Nico Groenewald, Head of Agribusiness at Standard Bank says, "If we look at these factors in isolation, there are no easy or obvious solutions for land reform, changing markets and consumer behaviour, hostile trading environments, the relentless price-cost squeeze, labour relations, climate change, technology, and infrastructure.
"However, if we project all these issues against the context of the world's food security, then they can become opportunities."
The world's population is predicted to increase from 7.2-billion to 9-billion by 2050. Africa's population alone is expected to double from 1.1-billion to 2.4-billion by 2050.
"Current global food production capabilities are insufficient for feeding 9-billion people," says Groenewald. "As a result, the world is now focusing on the fact that Africa has 60% of the world's available arable land - and has unutilised production resources.
"This, coupled with the fact that in 2012 Africa became South Africa's biggest trading partner, represents the single biggest growth market in South African agriculture's history. We need to start planning now how we will meet demand, not just at farm gate level, but in terms of downstream beneficiation of primary output."
"In fact, Africa's agricultural potential is not just an opportunity for South African agriculture. It is a responsibility. We need to ensure that Africans become producers rather than simply consumers. Africa's sustainability is dependent on getting its share of the global consumer's food wallet. We need to keep Africa's consumer money on the continent, so that it can be put to work for development and wealth generation."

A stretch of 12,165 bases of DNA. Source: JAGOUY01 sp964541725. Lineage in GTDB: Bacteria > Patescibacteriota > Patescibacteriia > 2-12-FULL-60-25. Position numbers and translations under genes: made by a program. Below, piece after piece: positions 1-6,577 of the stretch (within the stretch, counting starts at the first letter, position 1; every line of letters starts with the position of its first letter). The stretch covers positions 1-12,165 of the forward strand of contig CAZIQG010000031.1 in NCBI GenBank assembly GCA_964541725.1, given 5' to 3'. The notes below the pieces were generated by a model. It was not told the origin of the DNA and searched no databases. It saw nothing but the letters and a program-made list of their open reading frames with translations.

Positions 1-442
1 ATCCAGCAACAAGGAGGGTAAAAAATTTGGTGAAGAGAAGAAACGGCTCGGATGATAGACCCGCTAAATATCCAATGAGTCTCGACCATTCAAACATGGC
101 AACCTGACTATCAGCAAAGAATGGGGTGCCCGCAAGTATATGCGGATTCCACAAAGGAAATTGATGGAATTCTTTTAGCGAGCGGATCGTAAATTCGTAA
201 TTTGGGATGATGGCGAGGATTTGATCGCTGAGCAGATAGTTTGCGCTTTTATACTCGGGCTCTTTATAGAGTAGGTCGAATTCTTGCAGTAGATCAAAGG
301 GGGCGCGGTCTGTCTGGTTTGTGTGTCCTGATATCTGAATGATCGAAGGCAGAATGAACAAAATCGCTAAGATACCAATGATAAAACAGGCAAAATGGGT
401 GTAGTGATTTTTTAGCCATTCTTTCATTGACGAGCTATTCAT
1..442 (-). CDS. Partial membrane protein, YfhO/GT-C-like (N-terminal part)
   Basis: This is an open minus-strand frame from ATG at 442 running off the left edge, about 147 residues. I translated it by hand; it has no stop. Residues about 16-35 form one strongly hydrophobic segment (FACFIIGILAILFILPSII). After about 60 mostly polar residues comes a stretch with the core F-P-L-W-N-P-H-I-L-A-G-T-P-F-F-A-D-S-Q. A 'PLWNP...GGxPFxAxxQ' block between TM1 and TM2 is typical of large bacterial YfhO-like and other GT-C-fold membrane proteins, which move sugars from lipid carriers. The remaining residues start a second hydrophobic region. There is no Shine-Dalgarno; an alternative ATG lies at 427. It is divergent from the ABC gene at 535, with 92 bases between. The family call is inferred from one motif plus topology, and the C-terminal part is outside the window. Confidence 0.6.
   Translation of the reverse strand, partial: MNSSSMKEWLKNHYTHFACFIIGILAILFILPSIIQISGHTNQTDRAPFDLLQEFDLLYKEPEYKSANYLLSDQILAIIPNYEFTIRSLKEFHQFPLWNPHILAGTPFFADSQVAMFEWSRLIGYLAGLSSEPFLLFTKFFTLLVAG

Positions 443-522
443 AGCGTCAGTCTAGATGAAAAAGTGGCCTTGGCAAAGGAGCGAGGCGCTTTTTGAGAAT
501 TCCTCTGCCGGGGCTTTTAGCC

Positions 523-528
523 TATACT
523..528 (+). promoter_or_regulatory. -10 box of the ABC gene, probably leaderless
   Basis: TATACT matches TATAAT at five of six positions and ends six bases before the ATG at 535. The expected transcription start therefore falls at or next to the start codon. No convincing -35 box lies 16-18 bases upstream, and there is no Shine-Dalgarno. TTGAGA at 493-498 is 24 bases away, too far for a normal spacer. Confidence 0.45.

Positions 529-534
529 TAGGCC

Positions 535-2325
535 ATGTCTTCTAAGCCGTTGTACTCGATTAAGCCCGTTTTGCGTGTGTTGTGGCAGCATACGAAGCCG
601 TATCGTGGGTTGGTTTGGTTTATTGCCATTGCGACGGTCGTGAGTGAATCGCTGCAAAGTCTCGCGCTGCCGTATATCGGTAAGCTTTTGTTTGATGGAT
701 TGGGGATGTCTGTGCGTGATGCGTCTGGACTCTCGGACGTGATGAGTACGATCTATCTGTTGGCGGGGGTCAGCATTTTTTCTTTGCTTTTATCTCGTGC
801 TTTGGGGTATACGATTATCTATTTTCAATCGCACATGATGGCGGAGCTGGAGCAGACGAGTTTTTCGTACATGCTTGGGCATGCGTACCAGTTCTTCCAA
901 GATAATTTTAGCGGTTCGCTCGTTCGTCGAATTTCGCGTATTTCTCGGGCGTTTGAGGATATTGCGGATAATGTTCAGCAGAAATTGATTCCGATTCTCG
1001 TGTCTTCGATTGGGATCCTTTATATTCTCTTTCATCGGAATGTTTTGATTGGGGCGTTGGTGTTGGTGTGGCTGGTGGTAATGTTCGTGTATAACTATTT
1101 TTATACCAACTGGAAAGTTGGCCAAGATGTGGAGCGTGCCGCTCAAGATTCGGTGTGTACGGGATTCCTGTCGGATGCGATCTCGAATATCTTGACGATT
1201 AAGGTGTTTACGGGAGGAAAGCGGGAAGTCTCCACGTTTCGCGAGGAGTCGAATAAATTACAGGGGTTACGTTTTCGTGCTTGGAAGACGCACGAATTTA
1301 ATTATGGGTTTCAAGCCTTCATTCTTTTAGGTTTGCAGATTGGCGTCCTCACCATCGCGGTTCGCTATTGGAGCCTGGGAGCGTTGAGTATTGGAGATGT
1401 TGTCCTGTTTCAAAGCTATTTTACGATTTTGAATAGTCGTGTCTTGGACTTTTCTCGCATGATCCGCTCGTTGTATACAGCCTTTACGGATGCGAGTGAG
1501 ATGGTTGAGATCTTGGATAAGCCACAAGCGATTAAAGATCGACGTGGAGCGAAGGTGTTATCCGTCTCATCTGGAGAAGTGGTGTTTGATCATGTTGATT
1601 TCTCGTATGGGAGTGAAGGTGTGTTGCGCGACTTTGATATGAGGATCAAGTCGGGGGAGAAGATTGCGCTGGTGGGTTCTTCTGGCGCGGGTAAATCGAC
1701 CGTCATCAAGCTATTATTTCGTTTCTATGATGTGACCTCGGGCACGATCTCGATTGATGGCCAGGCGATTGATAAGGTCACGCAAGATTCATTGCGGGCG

In South Africa, market trends are creating an ancillary growth market. According to the South African Institute for Race Relations, the number of black and African people in employment has doubled since 1994 and the proportion of African, coloured, and Indian people in top management jobs has almost doubled from 13% to 24% since 2000.
"Clearly, transformation must continue and at a much faster pace, but what the statistics show is that the country's market demographics are changing steadily," says Groenewald.
"It is, therefore, no longer good enough to simply produce what we have always produced, only at maximum levels. Instead, we need to make production decisions based on the changes in the market. This means diversifying operations, bringing in new crops, and refining the extended value chain in order to give consumers what they want in the way that they want it," says Groenewald.
He believes that technology holds a vital key for the sustainability of the local agricultural sector. "Technology enables precision farming. The most appropriate resources can be applied in an optimal way at the time when they will have the greatest impact. Without technology, agriculture will never live up to its potential.
"At the same time, by easing the labour intensity of agriculture, technology frees up both money and the focus for training and upskilling the labour force. This has a positive impact on wages and remuneration. Furthermore, because technology increases productivity, while driving down cost, it makes local agriculture more competitive, creating further growth and, as a consequence, creating more jobs."
"Although the opportunities represented by the world's increasing food needs appear to be for large agricultural operations, small scale and family operations can easily participate in growth markets, as long as they are prepared to collaborate with like-minded or similar operations to achieve economies of scale," says Groenewald.
"Smart partnerships at various levels in the value chain can also be powerful wealth generators. In fact, 'smart', is the operative word for all operation sizes. Growth is a recipe for disaster if you are inefficient to start with. Be excellent before you go big.
"There is an extremely good future for South African agriculture and excellence is the way to get there," says Groenewald.